Students’ demonstrated preference for face-to-face over digital learning (Radha et al., 2020) offers the possibility to apply the status quo bias theory and further investigate the possible resistance to digital learning. In their theory, Samuelson and Zeckhauser (1988) distinguish three possible reasons for the status quo bias: rational decision-making based on transition costs or uncertainty, cognitive misperceptions, and psychological commitment. In particular, the first reason can be applied to digital learning and the related circumstances of students who have already been mentioned above. In this context, the transition costs could represent the additional efforts students are burdened with by switching from traditional to digital learning. These costs include changing familiar routines and learning how to use modern technologies and incorporate them into their learning process. Furthermore, Hockings et al. (2018) discovered that students tend to feel overwhelmed and anxious when studying individually and are unsure of their teachers’ expectations. Learning digitally also means solving problems independently and accepting an increase in responsibility for their own learning performance. This burden can be connected to uncertainty, which influences the status quo bias (Samuelson & Zeckhauser, 1988).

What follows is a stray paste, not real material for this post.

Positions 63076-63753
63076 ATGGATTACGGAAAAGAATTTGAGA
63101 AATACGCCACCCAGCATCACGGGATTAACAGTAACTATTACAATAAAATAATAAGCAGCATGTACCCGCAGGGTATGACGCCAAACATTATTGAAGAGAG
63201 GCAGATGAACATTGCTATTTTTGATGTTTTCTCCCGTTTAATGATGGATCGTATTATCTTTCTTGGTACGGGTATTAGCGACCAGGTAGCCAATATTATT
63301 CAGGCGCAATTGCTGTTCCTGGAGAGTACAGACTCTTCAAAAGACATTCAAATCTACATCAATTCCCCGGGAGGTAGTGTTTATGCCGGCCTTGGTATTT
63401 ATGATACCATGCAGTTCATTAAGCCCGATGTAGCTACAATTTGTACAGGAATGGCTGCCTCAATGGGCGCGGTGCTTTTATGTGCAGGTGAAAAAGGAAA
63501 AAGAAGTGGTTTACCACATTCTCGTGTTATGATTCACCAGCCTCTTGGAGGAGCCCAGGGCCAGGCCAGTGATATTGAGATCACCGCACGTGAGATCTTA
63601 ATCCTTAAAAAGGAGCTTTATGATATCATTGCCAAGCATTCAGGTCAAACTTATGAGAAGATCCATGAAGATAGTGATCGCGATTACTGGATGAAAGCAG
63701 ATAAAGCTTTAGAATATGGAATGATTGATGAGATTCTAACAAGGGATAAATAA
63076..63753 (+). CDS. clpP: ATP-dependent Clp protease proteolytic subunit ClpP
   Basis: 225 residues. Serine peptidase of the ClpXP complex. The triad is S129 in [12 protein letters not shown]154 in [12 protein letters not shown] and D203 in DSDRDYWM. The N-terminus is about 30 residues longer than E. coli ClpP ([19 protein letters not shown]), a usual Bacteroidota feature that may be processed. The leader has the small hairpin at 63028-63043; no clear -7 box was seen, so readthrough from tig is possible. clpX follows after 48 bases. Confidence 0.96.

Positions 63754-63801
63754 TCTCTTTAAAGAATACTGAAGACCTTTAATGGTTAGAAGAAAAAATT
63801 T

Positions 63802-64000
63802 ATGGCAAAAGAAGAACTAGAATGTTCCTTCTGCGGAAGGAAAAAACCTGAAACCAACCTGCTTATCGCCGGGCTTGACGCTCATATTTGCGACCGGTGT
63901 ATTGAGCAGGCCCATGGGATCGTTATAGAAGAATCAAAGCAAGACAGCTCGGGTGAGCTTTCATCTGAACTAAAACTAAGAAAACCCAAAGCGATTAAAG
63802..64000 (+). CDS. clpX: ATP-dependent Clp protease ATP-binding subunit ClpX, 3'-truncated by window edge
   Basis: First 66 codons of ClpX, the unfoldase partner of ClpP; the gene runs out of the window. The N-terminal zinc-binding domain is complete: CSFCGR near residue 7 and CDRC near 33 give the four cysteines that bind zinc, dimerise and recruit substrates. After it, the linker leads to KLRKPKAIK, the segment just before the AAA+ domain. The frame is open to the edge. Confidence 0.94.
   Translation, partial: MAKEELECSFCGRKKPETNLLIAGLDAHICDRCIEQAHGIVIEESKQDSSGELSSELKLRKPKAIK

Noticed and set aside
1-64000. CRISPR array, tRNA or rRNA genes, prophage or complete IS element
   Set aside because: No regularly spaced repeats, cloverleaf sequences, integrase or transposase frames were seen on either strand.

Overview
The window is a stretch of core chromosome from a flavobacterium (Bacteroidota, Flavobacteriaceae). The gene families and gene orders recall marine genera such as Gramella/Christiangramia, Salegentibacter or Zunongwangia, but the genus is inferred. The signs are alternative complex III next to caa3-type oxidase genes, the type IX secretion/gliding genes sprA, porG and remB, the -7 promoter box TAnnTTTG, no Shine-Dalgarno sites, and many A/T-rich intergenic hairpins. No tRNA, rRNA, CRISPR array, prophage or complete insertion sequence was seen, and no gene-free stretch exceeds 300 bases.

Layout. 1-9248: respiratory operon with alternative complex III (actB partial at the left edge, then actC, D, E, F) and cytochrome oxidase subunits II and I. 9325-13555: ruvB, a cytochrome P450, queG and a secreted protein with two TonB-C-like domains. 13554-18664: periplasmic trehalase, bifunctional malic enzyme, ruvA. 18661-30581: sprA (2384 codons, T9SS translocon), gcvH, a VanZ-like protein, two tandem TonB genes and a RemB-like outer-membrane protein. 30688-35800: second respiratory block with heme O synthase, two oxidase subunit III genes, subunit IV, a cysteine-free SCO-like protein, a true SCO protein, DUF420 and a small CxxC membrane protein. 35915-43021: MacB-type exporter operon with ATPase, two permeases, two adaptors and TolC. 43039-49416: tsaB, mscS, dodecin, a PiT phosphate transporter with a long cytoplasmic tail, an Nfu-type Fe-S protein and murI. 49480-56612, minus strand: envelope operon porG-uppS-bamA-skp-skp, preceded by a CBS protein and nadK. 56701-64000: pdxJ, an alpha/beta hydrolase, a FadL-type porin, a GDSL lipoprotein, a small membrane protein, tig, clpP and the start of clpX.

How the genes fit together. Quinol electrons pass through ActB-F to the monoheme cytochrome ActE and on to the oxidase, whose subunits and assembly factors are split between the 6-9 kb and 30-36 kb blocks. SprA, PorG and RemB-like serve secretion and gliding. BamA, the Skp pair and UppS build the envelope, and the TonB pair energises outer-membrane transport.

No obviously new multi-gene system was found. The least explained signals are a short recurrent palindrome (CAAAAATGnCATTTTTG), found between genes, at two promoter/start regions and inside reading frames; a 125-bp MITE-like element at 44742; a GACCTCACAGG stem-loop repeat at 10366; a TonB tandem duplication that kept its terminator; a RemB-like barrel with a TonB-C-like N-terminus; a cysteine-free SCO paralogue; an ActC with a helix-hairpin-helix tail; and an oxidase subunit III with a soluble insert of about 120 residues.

These factors can also be adopted to the equity implementation model. Joshi (1991) describes that the resistance to change during the implementation of new technology systems is based on equity theory, which states that people resist change due to their assessment of perceived inputs and outputs and the fairness of this exchange. Within the model, several factors are mentioned that can lead to an increase or decrease of inputs and outcomes. Factors that influence the increase in inputs and the decrease in outcomes include, for example, the effort in learning a new system, the need to spend more time, fear of the unknown (e.g., failure) and the resulting anxiety, as well as the potential failure to learn and adopt the new system (Joshi, 1991).